Floridians forced to evacuate because of Hurricane Ian are being welcomed in South Florida hotels

MIAMI BEACH, Fla. – As Hurricane Ian destroyed a cross-section of Florida, a Miami Beach hotel group announced that they are taking in hurricane evacuees for a discounted rate on Tuesday.

As a result of the devastation of the catastrophic storm, South Beach Group Hotels is making rooms for hurricane travelers available for $50 a night now through October 6th.

It comes after many residents in Miami Beach and other surrounding areas are fearful of not being able to communicate with their families that live cross-state.

As it was reported, nearly 2.7 million people lost power from the effects of Hurricane Ian.

Miami Beach resident Leticia Gunn told Local 10 news that she was worried throughout the entire storm because she has family in Ft. Myers.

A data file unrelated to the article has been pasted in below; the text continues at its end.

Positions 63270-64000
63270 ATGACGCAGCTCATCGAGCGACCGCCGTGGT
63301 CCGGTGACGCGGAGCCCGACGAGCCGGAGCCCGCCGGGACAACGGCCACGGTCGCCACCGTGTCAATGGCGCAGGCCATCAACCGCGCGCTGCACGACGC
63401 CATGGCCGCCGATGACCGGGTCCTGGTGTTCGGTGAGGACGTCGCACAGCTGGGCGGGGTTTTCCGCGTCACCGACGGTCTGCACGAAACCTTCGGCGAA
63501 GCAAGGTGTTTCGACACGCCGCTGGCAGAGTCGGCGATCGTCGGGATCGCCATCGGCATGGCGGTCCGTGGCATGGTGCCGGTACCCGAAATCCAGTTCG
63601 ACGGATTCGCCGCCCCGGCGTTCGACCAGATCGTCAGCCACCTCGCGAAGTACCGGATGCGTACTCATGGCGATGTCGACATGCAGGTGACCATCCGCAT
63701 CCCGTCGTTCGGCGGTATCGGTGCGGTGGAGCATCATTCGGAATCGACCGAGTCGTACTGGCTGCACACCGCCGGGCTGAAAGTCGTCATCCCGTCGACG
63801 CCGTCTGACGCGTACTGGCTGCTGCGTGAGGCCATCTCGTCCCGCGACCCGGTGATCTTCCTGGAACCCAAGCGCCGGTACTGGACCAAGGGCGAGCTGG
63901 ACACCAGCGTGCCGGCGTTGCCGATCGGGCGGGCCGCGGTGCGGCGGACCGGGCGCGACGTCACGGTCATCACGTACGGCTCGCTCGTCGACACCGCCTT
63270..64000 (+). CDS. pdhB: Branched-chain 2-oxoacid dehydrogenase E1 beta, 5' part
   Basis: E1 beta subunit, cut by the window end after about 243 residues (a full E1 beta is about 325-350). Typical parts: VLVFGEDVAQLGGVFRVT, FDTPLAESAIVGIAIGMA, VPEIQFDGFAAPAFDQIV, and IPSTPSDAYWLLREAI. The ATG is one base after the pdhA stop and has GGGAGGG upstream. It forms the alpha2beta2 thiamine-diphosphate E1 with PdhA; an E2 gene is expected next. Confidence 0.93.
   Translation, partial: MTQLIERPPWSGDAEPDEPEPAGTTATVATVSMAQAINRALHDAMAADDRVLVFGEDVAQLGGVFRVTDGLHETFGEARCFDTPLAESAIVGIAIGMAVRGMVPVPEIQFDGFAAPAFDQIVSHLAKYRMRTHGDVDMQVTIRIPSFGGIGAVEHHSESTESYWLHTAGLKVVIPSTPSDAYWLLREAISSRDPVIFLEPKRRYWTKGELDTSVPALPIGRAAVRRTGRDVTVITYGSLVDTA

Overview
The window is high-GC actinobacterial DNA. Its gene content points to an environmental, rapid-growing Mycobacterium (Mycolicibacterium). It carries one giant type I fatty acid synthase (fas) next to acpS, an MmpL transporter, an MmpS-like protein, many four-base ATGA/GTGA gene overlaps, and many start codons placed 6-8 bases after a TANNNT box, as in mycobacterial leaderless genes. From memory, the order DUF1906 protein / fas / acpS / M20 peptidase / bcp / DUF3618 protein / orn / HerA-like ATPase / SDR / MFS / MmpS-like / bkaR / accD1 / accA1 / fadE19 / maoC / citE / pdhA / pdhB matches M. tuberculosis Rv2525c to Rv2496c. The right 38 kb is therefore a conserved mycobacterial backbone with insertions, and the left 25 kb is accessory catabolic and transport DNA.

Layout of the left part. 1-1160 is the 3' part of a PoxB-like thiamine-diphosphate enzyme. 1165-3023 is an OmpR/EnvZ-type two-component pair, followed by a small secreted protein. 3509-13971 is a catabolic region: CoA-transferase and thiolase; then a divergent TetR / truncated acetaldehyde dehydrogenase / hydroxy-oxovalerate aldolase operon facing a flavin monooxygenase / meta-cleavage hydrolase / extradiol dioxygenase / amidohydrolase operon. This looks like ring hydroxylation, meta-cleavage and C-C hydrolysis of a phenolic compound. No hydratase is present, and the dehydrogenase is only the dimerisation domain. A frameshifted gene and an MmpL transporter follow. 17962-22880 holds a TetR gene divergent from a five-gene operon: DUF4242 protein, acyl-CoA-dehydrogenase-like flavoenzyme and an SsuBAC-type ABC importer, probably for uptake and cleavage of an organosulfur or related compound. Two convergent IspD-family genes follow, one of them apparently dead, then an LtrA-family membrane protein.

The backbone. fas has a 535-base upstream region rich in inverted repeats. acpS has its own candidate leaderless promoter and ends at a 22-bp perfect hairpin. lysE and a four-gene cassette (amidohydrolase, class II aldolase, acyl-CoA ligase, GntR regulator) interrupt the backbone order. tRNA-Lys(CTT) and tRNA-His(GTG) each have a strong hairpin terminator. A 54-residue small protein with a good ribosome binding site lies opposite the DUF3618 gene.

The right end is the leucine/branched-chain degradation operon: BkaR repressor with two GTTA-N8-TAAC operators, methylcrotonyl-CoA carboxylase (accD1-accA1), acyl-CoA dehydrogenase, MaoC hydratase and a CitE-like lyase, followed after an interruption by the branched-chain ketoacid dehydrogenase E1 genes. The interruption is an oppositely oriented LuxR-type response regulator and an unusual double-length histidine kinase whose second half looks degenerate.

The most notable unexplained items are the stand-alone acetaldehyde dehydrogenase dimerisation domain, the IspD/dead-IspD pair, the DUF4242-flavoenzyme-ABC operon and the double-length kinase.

“I was talking to them and trying to keep them calm,”said Gunn “Shaking again just thinking about it — I was curled up on the sofa mad, crazy.”

Gunn told Local 10 that her family is okay and that she is able to communicate with them.

Sadly, many are unable to reach their family after homes are gone, streets unrecognizable and lives were taken.

“We all got together as a company and said we have to help our neighbors and we got together and said what can we do, said Chris Rollins of South Beach Group.

The Greater Miami Convention & Visitors Bureau announced that they are giving discounted hotel rates that run through the beginning of October.

Other South beach groups are participating with over a dozen of their hotels.

“It’s horrible--this could happen to us, said Rollins. We know we are vulnerable and I’m sure they would extend the same courtesy to us if we were in an evacuation mode.”

About the Authors:

Alex Finnie joined the Local 10 News team in May 2018. South Florida is home! She was raised in Miami and attended the Cushman School and New World School of the Arts for high school.

Ryan Mackey is our newest digital journalist at WPLG. He is New York born and South Florida raised.